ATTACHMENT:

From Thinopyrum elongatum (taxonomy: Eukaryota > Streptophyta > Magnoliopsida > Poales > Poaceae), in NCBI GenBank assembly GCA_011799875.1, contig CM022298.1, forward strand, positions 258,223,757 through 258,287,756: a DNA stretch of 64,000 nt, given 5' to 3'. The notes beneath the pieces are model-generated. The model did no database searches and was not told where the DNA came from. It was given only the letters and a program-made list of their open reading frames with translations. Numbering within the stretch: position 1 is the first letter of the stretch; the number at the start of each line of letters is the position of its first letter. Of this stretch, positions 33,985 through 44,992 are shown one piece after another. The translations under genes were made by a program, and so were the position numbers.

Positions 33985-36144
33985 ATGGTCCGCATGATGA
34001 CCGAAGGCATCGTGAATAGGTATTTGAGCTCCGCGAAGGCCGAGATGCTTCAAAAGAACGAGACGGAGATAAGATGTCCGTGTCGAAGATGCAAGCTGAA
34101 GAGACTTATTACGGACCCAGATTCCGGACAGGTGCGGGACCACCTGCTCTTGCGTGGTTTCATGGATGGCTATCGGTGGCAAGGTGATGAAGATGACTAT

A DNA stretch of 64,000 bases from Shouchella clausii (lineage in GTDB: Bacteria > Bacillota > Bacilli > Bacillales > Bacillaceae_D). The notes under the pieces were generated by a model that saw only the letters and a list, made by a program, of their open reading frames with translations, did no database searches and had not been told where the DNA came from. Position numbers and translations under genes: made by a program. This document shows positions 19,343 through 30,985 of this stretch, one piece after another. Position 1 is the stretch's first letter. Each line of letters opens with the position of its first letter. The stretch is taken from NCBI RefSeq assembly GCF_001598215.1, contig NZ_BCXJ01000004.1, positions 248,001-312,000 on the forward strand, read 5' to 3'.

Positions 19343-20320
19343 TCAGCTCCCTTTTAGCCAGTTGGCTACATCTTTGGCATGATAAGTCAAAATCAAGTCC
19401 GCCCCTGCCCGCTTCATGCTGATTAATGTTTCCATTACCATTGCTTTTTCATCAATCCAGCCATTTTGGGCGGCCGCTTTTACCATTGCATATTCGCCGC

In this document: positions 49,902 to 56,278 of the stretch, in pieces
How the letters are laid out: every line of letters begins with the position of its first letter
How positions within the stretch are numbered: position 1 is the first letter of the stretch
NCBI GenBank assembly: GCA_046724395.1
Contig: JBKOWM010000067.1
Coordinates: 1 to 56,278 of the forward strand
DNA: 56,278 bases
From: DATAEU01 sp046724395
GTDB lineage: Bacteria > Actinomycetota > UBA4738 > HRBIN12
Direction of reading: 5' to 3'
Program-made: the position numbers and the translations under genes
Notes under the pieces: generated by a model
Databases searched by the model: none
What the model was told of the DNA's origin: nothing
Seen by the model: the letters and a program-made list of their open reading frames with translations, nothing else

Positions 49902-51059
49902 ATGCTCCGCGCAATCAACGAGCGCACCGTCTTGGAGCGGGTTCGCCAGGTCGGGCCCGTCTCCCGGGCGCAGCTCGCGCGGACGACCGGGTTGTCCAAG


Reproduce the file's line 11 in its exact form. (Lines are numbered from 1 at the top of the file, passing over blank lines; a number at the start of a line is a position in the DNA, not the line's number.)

How the letters are laid out: every line of letters begins with the position of its first letter